I have the Most Agreable news to Aqquant you that my Last Information of the death of Mr. Butler is Contradicted by the Chiefs of the Six Nations who are hear now Assembled tto Condole the Loss of the Warriours who were Latily killd: Although at first by Servals of the Indians the Declaired to me its being fact that he was put to death these the Chiefs Says that Mr Butler was Brought to the place of Execution where his grave was fixed and digd: But no Execution was found where upon the Coln. or Genl. Commanding them said he would do it himself rather than he should not be Executed the Committi and people at the flatts Immedately being Enraged at the proceedings and Determinattion of the Bostoniners Orderd him to be forthwith released and sent to Albany where he still remains with the Others who Accompanied him: Except the Indians who are released.

I hope this may Serve to Ease the mind of Col Butler and Every one who is Well Disposed which if it had happened to have been Truth as at first it was Presented to be it must have been a Most Barbourous Unhuman Dismal Scene------

My Advise by the Chiefs who are hear now Assemble: Says hear {struck} Says that Some of the Onidias Informed that they Were in fort Stanwix a few days after our Retreat and the place was greatly Shatterd by our Shells and numbers killd and wounded. a Woman being big with Child a shell fell Just befor her and cut of Both her Legs of which She died Instantly. the Commanding officer Declairing if We had continued the Seige two or three day Longer he must have given up the Fort-----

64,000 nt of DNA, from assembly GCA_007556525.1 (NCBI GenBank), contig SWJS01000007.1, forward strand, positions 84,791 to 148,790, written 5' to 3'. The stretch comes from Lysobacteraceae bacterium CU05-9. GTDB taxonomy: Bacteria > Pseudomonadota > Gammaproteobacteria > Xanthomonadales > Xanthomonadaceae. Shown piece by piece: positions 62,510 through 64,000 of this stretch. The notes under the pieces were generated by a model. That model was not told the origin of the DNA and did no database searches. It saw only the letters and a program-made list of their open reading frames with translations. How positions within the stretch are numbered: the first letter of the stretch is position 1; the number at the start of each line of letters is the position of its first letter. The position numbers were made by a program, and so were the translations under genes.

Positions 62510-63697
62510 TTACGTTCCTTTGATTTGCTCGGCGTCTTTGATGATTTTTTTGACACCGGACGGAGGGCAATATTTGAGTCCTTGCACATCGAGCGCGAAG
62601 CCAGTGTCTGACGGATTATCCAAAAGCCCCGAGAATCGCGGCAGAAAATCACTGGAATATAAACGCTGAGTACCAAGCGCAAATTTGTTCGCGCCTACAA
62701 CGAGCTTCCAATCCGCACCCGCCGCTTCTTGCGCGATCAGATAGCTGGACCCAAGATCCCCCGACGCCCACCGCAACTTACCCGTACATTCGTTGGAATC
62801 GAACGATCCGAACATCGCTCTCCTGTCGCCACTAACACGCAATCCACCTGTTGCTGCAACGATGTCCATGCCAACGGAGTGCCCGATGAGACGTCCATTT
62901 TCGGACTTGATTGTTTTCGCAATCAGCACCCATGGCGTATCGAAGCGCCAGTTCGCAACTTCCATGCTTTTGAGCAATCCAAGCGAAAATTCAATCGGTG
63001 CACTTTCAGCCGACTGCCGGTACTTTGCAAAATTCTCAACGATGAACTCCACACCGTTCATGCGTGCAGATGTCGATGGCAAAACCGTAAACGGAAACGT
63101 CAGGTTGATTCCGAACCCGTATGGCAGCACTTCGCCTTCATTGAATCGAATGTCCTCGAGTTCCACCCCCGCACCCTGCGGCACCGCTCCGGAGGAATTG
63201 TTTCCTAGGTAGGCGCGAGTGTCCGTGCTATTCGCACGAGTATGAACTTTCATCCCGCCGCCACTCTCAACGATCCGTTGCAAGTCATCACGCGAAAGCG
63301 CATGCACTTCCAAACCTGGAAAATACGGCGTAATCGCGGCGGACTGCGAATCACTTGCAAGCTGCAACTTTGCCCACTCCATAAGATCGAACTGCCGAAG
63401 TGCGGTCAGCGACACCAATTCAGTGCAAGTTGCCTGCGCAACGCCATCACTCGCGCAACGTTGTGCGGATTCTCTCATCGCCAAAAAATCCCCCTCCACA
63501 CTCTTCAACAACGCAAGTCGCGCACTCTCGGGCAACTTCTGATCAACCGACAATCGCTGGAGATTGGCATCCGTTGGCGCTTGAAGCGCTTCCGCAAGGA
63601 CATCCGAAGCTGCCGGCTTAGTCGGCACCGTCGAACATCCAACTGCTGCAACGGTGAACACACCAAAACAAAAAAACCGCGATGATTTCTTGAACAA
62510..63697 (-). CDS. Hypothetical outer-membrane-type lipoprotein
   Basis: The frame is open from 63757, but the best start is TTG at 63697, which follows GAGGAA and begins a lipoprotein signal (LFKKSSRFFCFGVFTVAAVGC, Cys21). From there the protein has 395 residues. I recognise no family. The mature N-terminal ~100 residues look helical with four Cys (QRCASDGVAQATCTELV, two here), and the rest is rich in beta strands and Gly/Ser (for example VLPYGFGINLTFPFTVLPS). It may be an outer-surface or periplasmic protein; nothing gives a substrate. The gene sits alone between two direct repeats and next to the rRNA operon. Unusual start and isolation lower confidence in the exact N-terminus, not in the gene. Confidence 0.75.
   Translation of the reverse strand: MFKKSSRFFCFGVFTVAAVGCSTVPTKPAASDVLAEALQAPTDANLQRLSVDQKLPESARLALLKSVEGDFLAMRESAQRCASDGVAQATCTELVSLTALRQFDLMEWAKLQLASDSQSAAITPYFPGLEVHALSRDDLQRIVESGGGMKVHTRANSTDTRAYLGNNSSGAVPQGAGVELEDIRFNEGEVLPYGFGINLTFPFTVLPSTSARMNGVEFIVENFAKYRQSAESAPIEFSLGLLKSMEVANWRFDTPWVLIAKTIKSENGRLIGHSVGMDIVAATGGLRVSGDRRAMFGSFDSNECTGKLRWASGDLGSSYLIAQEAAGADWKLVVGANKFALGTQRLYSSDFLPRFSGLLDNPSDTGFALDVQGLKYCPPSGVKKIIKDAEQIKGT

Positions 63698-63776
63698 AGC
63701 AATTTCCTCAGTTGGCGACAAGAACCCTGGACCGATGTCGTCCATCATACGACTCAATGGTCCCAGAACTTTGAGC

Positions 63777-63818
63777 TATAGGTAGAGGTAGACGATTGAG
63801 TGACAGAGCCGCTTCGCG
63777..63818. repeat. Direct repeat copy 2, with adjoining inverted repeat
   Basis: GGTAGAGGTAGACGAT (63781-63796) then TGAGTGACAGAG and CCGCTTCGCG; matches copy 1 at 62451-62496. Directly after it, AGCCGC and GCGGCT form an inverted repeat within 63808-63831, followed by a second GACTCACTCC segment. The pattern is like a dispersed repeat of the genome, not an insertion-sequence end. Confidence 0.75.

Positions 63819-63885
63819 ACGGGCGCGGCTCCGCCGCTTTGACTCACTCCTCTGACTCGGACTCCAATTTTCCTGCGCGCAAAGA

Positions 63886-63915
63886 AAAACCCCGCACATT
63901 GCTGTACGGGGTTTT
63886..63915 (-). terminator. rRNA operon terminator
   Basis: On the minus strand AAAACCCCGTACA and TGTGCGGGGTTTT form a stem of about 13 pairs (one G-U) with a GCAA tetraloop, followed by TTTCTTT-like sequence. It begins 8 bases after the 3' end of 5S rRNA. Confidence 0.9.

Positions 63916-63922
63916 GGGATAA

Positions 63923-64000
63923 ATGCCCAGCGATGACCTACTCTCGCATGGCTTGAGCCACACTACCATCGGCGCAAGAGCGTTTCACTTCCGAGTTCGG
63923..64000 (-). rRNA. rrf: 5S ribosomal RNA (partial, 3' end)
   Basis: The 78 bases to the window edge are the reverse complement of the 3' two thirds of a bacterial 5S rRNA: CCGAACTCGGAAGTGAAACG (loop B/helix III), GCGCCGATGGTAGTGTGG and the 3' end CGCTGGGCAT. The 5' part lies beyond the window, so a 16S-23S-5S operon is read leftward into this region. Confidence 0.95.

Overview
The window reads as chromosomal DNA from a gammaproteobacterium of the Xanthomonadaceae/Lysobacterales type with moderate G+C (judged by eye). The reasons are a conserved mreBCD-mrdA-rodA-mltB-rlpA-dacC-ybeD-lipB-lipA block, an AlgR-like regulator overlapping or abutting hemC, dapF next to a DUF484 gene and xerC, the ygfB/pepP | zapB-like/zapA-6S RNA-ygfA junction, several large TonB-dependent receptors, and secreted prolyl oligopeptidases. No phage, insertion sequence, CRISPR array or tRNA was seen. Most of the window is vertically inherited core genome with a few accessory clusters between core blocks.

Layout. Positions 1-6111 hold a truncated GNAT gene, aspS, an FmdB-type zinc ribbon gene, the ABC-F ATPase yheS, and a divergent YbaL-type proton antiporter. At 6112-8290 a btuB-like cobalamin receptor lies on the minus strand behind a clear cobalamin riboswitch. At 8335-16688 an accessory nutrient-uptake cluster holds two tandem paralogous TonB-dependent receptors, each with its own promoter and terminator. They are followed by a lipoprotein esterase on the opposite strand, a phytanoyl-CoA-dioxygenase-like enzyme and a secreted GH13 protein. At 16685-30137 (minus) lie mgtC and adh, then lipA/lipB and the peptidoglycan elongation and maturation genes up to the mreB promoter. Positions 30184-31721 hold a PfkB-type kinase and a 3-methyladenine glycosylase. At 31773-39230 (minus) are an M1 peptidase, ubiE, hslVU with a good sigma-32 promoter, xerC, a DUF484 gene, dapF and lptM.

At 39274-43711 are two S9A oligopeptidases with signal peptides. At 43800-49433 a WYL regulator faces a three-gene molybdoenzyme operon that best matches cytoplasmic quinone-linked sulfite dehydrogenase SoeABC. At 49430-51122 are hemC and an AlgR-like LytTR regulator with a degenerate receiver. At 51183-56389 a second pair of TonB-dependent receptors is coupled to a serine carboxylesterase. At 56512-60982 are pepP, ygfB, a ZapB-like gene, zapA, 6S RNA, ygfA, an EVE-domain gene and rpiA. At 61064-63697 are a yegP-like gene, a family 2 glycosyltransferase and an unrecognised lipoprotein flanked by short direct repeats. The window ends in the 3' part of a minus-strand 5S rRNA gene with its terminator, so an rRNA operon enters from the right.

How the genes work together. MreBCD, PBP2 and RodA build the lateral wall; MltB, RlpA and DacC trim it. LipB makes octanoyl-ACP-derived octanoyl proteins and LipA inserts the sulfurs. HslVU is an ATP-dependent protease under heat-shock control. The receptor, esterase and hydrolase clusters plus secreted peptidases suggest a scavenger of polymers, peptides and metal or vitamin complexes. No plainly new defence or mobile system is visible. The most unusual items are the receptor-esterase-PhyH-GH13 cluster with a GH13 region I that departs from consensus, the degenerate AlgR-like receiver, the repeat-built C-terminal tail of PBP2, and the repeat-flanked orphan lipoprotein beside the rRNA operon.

By an Onondago Indians who had a lame; Hand and was with Lieut Powel on, Express to General Burgoins from fort Stanwix-

Last edit about 1 year ago by christiank
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Some time ago Who {struck} and another Indian who left the Army Some time ago about a month and Informs that General Burgoyne was about 3 Miles from Albany Inbonpt at Old Col Peter Schylers House and the General told the Indians in about 15 days from that time he Expected to be in possesion of Albany a few days Before, this left the Army that Luke Le Corns Son Arrived from the Army from {struck} under General Clinton as they Say and that Col Johnson was Landed and As they say they had 800 shiping in the River A {struck} I suppose they mean Large and Small Crafts Includedand the General told them that he Expected that Both Armys Would Meet in one day at Albany General Burgoyn Returnd the Six nations thanks for there Gallant Behavour Against the Rebles and Likewise told them that Very Soon they Might Expect his magistys thanks for there Loyalty in helping to Support government

Mr Brantt With his family and about 20 Men Women and Children of the Mohawks are now in Connussadago being Robed. of Every thing that they had and Distrust them in a Most Shocking manner by them Rasscaly Schylers that is David Schyler Hanjost Schyler and the Houses With a Number of Villanous Oriska Indians Mr Brantt is hear in Connatasage who came hear yestarday to pay a Small Visit.-

The Mohawkes of fort Hunter are all Run With there Women and Children a party of Cauknawagos Coming from General Burgoyns Army to fetch them some where Between the Mohawk river and Saratogoa they meet a Reble Scouting party and came to an Engagement they killing Seven of the Reble party the Rest making there Escape: one Mohawk Was Killd Arons Brother Cornelus

Last edit about 1 year ago by christiank